Gambling companies could have spent less energy on belligerent lobbying and more on containing the dangers of FOBTs
Gambling companies’ defence of fixed-odds betting terminals has failed. It is now odds-on that the government will cut the maximum stake from £100. How did this happen to an industry that, despite compelling evidence of social harm done by these machines, seemed to have might on its side?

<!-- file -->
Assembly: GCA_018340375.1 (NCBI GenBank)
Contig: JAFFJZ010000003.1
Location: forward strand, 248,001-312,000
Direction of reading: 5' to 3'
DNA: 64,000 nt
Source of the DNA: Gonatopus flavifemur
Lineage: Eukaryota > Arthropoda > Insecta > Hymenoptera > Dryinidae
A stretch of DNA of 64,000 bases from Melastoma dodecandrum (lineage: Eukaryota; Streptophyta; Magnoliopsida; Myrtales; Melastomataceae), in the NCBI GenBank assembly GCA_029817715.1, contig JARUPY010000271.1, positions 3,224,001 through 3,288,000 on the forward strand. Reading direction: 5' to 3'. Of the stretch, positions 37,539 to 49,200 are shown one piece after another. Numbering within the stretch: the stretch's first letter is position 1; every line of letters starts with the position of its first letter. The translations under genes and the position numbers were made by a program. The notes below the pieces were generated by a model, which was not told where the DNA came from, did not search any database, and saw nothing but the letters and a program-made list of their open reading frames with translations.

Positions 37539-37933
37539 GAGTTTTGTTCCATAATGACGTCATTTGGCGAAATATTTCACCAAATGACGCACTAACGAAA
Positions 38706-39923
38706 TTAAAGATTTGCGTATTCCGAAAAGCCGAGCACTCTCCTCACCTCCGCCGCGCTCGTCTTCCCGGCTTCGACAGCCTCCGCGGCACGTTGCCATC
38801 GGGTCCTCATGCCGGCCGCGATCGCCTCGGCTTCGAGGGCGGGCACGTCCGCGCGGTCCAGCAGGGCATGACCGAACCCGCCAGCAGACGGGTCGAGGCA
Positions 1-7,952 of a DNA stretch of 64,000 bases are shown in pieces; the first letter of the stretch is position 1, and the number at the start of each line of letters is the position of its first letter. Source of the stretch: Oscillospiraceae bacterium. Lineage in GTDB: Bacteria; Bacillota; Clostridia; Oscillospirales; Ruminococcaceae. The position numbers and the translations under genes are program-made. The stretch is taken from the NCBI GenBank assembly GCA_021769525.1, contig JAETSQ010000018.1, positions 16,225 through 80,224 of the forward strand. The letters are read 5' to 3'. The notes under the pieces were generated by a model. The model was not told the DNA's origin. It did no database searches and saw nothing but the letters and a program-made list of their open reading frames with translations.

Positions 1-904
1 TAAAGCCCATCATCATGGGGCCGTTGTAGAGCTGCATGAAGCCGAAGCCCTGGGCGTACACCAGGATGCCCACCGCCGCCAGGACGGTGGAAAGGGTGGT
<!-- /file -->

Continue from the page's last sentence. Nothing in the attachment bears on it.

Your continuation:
The bookies were able to point to the substantial sums of tax they pay the Treasury. They warned, with justification, that thousands of employees could lose their jobs if more high-street premises were to become uneconomic to run. They argued – again, soberly – that lower stakes on the high street may drive some problem gamblers towards the wild west of the internet.